Egypt, Greece, and Rome

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Ginn, 1913 - Readers - 276 pages
 

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Page 32 - So now it was not you that sent me hither, but God : and he hath made me a father to Pharaoh, and lord of all his house, and a ruler throughout all the land of Egypt.
Page 212 - When that the poor have cried, Caesar hath wept: Ambition should be made of sterner stuff: Yet Brutus says he was ambitious; And Brutus is an honourable man. You all did see that on the Lupercal I thrice presented him a kingly crown, Which he did thrice refuse: was this ambition?
Page 31 - And Pharaoh took off his ring from his hand, and put it upon Joseph's hand, and arrayed him in vestures of fine linen, and put a gold chain about his neck ; 43 And he made him to ride in the second chariot which he had ; and they cried before him, Bow the knee : and he made him ruler over all the land of Egypt.
Page 213 - But yesterday the word of Caesar might Have stood against the world ; now lies he there, And none so poor to do him reverence.
Page 32 - Then Joseph could not refrain himself before all them that stood by him; and he cried, Cause every man to go out from me.
Page 82 - Burn'd on the water: the poop was beaten gold; Purple the sails, and so perfumed that The winds were love-sick with them...
Page 27 - And Reuben said unto them, Shed no blood, but cast him into this pit that is in the wilderness, and lay no hand upon him; that he might rid him out of their hands, to deliver him to his father again.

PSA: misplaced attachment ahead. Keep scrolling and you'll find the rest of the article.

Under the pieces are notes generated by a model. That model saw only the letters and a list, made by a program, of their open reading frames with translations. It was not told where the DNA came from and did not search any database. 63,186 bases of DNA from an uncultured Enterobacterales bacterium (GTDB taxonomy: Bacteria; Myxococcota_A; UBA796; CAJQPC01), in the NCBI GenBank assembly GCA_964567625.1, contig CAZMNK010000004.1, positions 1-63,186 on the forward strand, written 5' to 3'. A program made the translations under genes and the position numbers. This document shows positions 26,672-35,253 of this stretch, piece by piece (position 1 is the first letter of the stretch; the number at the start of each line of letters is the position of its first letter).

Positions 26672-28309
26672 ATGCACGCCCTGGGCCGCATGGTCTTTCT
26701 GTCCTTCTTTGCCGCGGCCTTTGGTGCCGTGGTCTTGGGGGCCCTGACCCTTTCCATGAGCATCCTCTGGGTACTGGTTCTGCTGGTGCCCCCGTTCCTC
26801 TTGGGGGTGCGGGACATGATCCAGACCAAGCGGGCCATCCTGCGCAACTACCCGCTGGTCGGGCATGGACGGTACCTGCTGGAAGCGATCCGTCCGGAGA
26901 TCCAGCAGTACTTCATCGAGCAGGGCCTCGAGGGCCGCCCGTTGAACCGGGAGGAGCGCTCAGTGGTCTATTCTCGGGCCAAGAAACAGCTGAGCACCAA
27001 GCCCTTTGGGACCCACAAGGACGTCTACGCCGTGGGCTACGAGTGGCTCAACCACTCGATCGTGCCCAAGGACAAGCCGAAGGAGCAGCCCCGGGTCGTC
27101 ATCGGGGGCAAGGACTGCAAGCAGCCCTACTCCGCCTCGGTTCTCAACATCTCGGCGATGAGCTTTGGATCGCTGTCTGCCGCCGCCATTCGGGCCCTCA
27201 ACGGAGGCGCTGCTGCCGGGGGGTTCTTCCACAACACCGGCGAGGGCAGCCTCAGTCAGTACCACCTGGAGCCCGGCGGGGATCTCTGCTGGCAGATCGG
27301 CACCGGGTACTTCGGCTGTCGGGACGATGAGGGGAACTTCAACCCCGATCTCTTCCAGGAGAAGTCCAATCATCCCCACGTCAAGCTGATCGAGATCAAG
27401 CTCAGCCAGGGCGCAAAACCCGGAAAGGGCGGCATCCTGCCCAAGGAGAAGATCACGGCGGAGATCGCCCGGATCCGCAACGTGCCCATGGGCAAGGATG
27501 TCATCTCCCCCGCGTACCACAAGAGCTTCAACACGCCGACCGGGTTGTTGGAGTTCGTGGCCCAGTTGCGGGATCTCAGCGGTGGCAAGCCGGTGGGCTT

Page 216 - Caesar loved him! This was the most unkindest cut of all; For when the noble Caesar saw him stab, Ingratitude, more strong than traitors
Page 26 - And he told it to his father, and to his brethren: and his father rebuked him, and said unto him. What is this dream that thou hast dreamed? Shall I and thy mother and thy brethren indeed come to bow down ourselves to thee to the earth?
Page 53 - It blesseth him that gives and him that takes: 'Tis mightiest in the mightiest: it becomes The throned monarch better than his crown; His sceptre shows the force of temporal power, The attribute to awe and majesty, Wherein doth sit the dread and fear of kings; But mercy is above this scepter'd sway; It is enthroned in the hearts of kings, It is an attribute to God himself: And earthly power doth then show likest God's When mercy seasons justice.

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